The Department for Education could face legal action for publishing guidance that might lead local authorities to break laws protecting vulnerable children, a charity has claimed. Children’s rights charity Article 39, claims that Department for Education “statutory guidance myth busting”, produced by its children’s social care innovation programme, features “numerous errors and misrepresentations of the statutory framework” on how social workers should support children in care.
A key concern of the charity is that the DfE guidance suggests that it is acceptable for local authorities to provide one social worker for children and foster carers when a child is in a stable, long-term placement. According to the charity, the statutory guidance indicates that for safeguarding reasons, there should be two.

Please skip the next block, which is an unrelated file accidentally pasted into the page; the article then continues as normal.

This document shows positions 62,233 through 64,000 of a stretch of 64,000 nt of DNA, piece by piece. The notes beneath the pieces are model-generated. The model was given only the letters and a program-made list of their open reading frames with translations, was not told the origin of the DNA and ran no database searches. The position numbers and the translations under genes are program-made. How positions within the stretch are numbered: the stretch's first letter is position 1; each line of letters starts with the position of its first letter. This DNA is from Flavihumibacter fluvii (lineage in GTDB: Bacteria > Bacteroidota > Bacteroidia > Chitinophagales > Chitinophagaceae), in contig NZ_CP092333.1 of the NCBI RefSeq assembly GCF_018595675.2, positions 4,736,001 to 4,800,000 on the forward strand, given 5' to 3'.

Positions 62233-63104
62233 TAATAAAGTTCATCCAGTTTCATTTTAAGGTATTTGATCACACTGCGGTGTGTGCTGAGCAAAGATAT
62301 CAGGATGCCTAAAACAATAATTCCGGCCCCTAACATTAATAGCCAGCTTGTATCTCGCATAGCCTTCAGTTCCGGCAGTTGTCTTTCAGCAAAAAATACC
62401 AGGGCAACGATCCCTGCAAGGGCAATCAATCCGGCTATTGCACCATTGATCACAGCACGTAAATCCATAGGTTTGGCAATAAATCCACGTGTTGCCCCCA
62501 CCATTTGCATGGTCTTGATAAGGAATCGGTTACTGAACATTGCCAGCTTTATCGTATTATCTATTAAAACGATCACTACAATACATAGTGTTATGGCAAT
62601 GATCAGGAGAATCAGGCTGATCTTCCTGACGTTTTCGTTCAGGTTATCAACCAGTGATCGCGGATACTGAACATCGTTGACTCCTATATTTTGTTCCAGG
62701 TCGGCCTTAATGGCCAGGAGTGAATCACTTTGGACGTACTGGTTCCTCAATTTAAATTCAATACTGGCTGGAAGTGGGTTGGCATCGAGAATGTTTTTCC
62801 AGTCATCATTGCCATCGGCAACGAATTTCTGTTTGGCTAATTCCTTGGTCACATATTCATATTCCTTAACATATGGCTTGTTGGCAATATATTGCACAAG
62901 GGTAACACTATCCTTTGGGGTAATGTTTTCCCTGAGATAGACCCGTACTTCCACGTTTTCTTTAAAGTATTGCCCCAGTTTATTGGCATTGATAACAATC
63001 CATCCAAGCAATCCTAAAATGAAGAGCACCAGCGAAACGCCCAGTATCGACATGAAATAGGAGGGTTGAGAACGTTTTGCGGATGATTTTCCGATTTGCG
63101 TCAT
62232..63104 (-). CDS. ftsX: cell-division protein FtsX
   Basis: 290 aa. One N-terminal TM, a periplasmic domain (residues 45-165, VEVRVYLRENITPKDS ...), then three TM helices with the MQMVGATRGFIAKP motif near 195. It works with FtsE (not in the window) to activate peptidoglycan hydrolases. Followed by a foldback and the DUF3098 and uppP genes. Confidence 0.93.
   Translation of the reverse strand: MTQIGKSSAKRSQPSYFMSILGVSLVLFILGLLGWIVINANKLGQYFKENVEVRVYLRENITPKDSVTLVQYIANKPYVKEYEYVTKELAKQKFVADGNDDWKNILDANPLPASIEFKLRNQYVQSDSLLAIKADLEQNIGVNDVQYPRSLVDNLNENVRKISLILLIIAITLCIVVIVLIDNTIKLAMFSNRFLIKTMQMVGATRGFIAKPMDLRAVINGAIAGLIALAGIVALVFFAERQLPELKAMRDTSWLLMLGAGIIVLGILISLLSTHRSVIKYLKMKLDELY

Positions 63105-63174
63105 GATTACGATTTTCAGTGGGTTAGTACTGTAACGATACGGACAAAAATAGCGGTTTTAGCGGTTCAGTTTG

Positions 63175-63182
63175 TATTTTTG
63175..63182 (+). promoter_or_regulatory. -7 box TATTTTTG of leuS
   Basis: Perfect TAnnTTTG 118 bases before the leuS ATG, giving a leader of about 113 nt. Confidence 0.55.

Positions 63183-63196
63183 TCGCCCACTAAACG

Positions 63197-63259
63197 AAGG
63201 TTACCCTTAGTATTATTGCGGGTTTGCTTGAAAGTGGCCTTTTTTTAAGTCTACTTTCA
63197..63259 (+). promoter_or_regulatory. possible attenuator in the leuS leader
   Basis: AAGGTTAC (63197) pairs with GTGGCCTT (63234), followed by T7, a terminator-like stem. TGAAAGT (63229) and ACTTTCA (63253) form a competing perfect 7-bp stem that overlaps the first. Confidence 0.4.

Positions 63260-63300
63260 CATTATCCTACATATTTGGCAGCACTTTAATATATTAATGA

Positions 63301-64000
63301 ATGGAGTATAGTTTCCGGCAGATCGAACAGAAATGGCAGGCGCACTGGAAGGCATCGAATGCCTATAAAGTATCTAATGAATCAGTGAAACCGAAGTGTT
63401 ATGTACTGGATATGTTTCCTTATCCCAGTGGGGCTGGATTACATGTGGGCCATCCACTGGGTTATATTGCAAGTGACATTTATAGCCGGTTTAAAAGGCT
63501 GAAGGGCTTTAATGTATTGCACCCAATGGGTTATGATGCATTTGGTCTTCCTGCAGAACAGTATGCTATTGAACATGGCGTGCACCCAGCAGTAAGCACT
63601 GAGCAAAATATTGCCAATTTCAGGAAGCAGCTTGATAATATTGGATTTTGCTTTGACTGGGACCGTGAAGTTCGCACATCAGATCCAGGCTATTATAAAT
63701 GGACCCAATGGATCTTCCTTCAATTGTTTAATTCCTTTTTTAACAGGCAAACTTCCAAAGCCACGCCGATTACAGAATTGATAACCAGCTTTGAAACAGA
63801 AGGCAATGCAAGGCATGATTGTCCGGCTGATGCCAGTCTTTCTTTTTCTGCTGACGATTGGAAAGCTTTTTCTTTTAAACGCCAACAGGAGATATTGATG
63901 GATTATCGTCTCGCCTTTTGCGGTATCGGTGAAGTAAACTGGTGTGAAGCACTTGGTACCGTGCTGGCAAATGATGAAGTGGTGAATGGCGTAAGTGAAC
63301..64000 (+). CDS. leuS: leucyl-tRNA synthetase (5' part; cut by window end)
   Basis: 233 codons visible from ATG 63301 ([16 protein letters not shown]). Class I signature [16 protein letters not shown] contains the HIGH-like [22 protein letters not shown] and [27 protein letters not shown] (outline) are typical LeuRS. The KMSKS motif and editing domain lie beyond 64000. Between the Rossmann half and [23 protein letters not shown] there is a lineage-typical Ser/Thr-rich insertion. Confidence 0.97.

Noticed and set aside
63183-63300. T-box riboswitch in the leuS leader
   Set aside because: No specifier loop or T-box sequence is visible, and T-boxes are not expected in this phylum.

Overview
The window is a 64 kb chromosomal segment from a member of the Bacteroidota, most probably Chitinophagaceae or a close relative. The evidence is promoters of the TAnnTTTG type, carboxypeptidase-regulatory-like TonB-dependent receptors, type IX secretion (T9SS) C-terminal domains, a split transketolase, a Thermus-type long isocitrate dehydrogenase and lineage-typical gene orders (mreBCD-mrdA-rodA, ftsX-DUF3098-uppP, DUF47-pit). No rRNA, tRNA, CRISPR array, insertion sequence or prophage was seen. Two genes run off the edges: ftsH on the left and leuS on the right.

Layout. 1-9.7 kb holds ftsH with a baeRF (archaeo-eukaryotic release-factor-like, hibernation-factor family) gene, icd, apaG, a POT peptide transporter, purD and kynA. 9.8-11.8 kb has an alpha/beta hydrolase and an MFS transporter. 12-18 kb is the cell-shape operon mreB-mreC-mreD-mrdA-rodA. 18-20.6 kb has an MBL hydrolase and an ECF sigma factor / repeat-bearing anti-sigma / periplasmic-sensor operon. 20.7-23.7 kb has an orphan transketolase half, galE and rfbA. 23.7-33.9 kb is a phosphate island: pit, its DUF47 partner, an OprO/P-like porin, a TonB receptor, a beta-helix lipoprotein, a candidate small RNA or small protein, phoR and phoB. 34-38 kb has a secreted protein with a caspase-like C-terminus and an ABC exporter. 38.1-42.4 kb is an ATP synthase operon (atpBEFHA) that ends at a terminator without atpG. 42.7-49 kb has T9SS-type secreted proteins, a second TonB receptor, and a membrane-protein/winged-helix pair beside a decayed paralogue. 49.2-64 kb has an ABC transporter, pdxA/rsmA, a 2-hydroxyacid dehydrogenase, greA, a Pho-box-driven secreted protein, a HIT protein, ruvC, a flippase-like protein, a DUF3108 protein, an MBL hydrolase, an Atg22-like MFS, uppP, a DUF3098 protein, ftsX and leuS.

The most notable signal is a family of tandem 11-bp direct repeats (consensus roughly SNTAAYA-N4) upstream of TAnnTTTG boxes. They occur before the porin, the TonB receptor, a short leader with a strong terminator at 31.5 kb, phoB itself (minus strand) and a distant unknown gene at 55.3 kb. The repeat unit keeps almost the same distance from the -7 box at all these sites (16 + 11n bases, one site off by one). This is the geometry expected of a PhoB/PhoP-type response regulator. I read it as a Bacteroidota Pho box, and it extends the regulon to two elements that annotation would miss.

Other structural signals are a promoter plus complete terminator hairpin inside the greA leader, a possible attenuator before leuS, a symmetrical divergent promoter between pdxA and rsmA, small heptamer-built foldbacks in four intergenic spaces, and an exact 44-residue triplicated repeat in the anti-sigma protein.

Article 39 director Carolyne Willow said that the charity had resorted to legal threats because it could not “stand by and leave it to vulnerable children to have to go to court to defend the rights that parliament and successive governments have given them”. Read more.